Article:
The Lutheran Confessions
What is the Book of Concord?
The Book of Concord is a collection of theological document written between 1529 and 1577. It also contains the three ecumenical creeds approved by the ancient church. These documents were constructed and assembled to give a public exposition of the Christian faith as understood by Lutherans. Hence these documents are an in-depth exploration of the Reformation theses of "faith alone", "scripture alone", "grace alone" and ultimately "Christ alone".
The Apostle's Creed was commonly believed in Midevil times to have been written by the Apostles. It is now known to have come from what is now France, but is strongly descended from the ancient baptismal creed of the Roman church. The early church often used baptismal creeds as teaching instruments for new converts.
The Nicene Creed was formulated by the council of Nicea in 325 A.D. as a result of the heresy of Arius. Arius, operating under the influence of Neoplatonism, had put forward the teaching that Jesus was not God nor man, but a sort of middle creature. In response the church met in council and drafted this creed to state the full divinity of Jesus. One additon to the creed is known as the filioque or the phrase stating that the Holy Spirit proceeds from the Father and the Son. This phrase was instrumental in the split between the Roman Catholic and Eastern Orthodox church around the year 1000.
Lutherans included these three creeds as a statement that they desired to be faithful to the ancient teachings of the Church and especially to the Gospel of Jesus Christ. As such Lutherans demonstrate their understanding is not a new and novel development but rather a continuation of that which is descended from the Apostles and first believers in Jesus.
The Augsburg Confession
Often considered the heart and soul of the Book of Concord, this document was the first formal presentation of the faith from a Lutheran perspective to the church and Roman empire. Emperor Charles the V, needing the help of Lutheran princes to keep the Muslims from conquering Europe, wanted to settle the controversy between the Catholics and the Lutherans. He invited Lutheran leaders to a diet at Augsburg in 1530. (Luther posted his 95 theses in 1517.) The AC was presented in both a Latin and a German version. Both versions are found in the Book of Concord. Its author Philip Melanchthon later rewrote the AC to be more congenial to Roman Catholic thought being later willing to compromise on certain key issues. This later version is called the Variatta. So the AC in the book of Concord is sometimes refered to at the Unaltered Augsburg Confession.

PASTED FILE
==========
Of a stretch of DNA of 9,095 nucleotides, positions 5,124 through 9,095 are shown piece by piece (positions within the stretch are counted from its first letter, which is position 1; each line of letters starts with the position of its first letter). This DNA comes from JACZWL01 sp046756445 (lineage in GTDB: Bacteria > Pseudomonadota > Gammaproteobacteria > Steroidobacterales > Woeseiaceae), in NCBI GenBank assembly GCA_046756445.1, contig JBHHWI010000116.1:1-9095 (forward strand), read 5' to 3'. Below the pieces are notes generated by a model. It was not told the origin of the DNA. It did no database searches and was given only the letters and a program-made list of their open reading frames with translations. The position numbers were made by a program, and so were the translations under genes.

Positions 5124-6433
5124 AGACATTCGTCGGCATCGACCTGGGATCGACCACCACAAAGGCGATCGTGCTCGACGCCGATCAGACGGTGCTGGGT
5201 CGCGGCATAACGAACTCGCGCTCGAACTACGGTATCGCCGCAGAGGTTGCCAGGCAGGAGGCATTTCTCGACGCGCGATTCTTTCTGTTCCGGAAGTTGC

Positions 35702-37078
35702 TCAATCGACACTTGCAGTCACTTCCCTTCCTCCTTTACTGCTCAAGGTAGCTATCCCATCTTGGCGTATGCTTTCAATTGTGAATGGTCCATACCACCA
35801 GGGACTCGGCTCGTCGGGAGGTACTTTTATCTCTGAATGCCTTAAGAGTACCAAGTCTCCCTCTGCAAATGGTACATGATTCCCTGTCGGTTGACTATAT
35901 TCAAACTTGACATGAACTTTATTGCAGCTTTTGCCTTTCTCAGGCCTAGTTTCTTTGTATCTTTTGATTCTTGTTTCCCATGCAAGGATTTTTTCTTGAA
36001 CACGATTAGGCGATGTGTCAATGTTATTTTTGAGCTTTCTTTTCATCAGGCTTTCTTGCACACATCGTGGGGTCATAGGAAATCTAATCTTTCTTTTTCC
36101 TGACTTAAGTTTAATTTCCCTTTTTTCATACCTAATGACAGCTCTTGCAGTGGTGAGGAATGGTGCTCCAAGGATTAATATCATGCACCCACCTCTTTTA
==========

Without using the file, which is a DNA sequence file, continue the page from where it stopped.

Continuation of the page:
The Apology of the Augsburg Confession
The Latin word apologia means "defense". This document was prepared as a response to the criticism of Roman Catholic theologians to the Augsburg Confession following the Diet of Augsburg. The Catholic theologians had prepared their own document in response called the "Confuation". The Apology was written against the accusations found in the "Confutation".
The Smalcald Articles
Pope Paul III announced in 1536 that a church council would be convened to deal with the Protestant position in 1537. The elector (ruler) of Saxony requested that Luther prepare a statement of key articles that should be discussed at such a council. Luther's document indicated points on which there could be no compromise and points on which compromise were possible. The council was never held, but the document was added to the Book of Concord as useful exposition of key Lutheran themes.
The Treatise on the Power and Primacy of the Pope
At the time, this treatise was considered to be an addition to the Augsburg Confession regarding the Lutheran understanding of the papacy. In 1537 various protestants met to discuss theology at Smalcald in place of the Roman council which was not held. It is here that Melanchthon drafted this document.
Formula of Concord
After Luther's death there arose discord amongst Lutherans over certain key issues. Lutheran unity and the very future of the Reformation were at stake. Key Lutheran theologians sat down and put together this expostion of the Scripture on these disagreements bringing unity or concord back into the Lutheran movement. This document also recognizes the afore mentioned documents as being true expostions of Scripture and a true and faithful statement of the Lutheran and Christian faith.
Rev. David D. Reedy, 2005